This folder is the best starting point to learn all about the PSR, as it contains much of the general background about the national organization and La Crosse chapter. There are three types of materials in the folder: 1) a pamphlet entitled “Preventing Nuclear War”; 2) handouts; 3) Newspaper clippings from La Crosse, national, and international papers. Read the pamphlet first, since it’s a quick read and offers a lot of important information. Next, read some of the handouts that cover the effects of nuclear war. These make clear the dangers that the PSR were trying to prevent. Last, read some of the newspaper articles. They span from 1980-1987. Three important articles are: “An Appeal to Physicians of the World,” a call to action for all fellow physicians, “Diagnosing Nuclear War,” a more general overview of the rising tensions between the United States and Soviet Union, and “Armageddon,” which lays out the horrible effects of nuclear war on those who were (un)lucky enough to survive.
This is the largest folder in the collection, with about ten years’ worth of newsletters! They detail different topics of discussion from PSR meetings, mainly information about events the group was holding, including film screenings, public talks, and public receptions. If the group was hosting an outside speaker, background information about the speaker is given. The key to finding a specific newsletter is to look at the date, located at the top of the front page. At first, the amount of information may be intimidating, but there is no need to read every single newsletter. There are two main sections that would be the best to focus on in order to get information about the organization and their time period. The first is “Membership Activity” found on the first page of each newsletter. The second is “From the News,” usually found on the second or third page. Pick any year, and read “Membership Activity” and “From the News” for that year (the newsletters were usually published every 2-3 months). These sections will give a sense of both the group’s outreach, and what was happening in the U.S. and Soviet Union.
This folder is a collection of newspaper articles from 1982-83. All of them come from local La Crosse newspapers, yet the focus is not entirely on the PSR. There are articles detailing student rallies, peaceful protests, and editorials about nuclear war from doctors and professors not in the PSR. There is also focus on what is going on in the Soviet Union at the time! Pick two or three articles and read them.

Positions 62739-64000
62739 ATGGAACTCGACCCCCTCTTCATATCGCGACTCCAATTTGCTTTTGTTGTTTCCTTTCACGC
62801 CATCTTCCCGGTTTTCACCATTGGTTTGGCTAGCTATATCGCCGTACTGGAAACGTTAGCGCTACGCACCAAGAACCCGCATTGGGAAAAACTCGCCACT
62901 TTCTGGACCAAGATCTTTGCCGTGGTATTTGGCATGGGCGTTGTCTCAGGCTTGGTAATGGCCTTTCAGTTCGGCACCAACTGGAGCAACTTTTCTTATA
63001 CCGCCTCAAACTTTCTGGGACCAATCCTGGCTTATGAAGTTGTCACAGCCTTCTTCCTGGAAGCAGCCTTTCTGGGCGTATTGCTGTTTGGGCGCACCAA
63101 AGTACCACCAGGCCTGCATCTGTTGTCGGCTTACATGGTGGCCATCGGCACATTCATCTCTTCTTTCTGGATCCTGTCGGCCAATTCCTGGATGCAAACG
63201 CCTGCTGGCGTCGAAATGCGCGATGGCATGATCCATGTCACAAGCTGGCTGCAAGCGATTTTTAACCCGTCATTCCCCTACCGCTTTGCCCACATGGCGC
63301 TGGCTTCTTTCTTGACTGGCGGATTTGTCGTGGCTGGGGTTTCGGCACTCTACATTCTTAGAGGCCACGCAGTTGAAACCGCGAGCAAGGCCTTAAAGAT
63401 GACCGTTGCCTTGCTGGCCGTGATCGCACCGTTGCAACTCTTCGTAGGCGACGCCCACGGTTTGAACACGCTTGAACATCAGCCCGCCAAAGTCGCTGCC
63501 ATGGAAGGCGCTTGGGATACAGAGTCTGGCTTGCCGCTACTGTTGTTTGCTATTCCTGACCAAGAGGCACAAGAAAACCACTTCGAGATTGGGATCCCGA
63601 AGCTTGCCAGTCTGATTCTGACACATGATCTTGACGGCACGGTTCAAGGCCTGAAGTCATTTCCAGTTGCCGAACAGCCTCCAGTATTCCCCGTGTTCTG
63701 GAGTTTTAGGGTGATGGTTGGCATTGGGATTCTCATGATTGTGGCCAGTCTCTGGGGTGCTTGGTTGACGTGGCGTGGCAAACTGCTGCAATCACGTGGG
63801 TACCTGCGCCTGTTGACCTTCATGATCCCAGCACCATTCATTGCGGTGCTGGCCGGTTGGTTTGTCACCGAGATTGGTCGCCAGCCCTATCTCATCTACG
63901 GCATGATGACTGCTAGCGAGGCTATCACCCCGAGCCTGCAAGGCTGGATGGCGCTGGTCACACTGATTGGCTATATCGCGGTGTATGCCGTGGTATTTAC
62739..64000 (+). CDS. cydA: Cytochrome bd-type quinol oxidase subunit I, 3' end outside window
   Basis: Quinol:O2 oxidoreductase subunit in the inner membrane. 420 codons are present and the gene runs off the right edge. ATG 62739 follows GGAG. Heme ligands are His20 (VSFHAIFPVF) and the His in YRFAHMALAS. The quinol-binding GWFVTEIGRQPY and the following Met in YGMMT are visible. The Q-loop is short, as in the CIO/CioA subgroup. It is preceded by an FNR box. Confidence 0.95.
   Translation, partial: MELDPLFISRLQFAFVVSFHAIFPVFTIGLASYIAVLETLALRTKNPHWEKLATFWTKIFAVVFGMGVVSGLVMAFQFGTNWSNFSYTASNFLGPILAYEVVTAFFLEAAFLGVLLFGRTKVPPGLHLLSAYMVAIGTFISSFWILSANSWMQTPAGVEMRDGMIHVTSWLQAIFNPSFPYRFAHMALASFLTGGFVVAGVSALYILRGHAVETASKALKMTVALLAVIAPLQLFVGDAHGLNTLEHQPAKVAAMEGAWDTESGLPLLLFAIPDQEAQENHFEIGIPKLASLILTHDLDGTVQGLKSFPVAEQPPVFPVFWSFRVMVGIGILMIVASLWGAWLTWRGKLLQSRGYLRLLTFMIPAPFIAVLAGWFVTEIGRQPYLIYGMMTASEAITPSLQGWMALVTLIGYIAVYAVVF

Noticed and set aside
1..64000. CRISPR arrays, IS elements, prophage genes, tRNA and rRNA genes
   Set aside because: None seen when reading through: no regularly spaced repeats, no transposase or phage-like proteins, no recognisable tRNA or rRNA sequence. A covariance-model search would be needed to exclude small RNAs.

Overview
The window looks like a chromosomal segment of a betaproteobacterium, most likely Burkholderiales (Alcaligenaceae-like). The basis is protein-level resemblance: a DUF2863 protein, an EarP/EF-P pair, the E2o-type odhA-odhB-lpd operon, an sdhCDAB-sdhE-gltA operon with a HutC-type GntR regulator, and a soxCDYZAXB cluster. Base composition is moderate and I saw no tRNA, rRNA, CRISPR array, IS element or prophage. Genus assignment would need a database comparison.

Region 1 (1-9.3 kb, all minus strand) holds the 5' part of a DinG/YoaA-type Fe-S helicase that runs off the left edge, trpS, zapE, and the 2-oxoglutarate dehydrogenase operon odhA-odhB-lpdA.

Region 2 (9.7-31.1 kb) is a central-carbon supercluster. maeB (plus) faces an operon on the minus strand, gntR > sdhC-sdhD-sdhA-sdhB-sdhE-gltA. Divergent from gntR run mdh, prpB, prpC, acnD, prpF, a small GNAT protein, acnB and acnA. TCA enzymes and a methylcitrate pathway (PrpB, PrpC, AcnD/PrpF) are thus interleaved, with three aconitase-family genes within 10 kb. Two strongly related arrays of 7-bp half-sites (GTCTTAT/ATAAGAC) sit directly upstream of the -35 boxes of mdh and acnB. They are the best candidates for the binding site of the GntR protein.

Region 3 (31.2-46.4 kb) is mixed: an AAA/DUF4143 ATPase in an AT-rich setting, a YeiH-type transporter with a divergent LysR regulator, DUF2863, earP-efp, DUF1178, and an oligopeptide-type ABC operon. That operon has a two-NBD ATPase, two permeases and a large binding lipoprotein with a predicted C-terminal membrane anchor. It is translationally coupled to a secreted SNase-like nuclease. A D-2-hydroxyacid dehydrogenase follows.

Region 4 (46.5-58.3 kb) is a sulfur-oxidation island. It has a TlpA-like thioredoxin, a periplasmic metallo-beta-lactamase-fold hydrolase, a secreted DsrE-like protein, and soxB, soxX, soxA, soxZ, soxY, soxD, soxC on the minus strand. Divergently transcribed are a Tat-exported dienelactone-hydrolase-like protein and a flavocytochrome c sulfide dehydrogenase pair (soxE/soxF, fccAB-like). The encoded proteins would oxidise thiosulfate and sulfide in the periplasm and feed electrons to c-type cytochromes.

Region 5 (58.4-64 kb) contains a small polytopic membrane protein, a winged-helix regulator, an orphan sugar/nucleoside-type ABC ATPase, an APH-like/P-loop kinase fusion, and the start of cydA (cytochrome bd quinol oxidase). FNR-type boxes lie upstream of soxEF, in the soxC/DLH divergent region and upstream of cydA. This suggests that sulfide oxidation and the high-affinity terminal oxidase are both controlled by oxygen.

This folder also contains local newspaper clippings, however they are from 1984-85 and mostly letters to the editor. The letters give us an insight as to how local citizens felt about the arms race. Not everyone was in favor of the efforts of the PSR, and this folder provides both sides of this argument. An interesting example of this is a stapled collection of opinions from the La Crosse Tribune in October/November 1985. Unfortunately, the original opinion that started the debate is not included, but there is a back and forth of ideas. Read these to see positive and negative opinions of the group.
This is the last folder that contains primarily newspaper clippings. They range from 1986-1991. There is a greater focus in this folder on what survivors of past nuclear attacks, (including Nagasaki, Hiroshima, and Chernobyl) thought about the current conflict. Many articles giving their firsthand accounts of attacks and the aftermath that people had to live through.
This folder has press releases and original letters from members of the PSR to news outlets detailing meeting times and upcoming events. Basically, it is much of the same that can be found in folders 3-5, however in their raw forms, and may be interesting to look at them for this reason. The press releases span from 1982-88.
This folder contains letters and newsletters from the PSR to outside groups, mainly hospitals. They show one way the PSR was trying to educate the public. Pick a couple of these to see how the average La Crosse resident might learn about the hazards of nuclear war. The dates of these letters run from 1982-85.
This folder contains correspondence between the PSR and the State Medical Society of Wisconsin. Here, we can see the names of Wisconsin doctors involved with Physicians for Social Responsibility. We can also see how medical professionals all across the state approached educating the public about the dangers of nuclear radiation. Issues include: the effects of the fallout, the problem with shelters and effective medical personnel (as many doctors would also be wounded or killed), and just pain in general. Pick two or three letters, and if you are lucky you will experience an eye-opening read. The letters make clear exactly why the group felt so strongly about getting ordinary citizens to understand what could potentially happen in the event of a nuclear attack.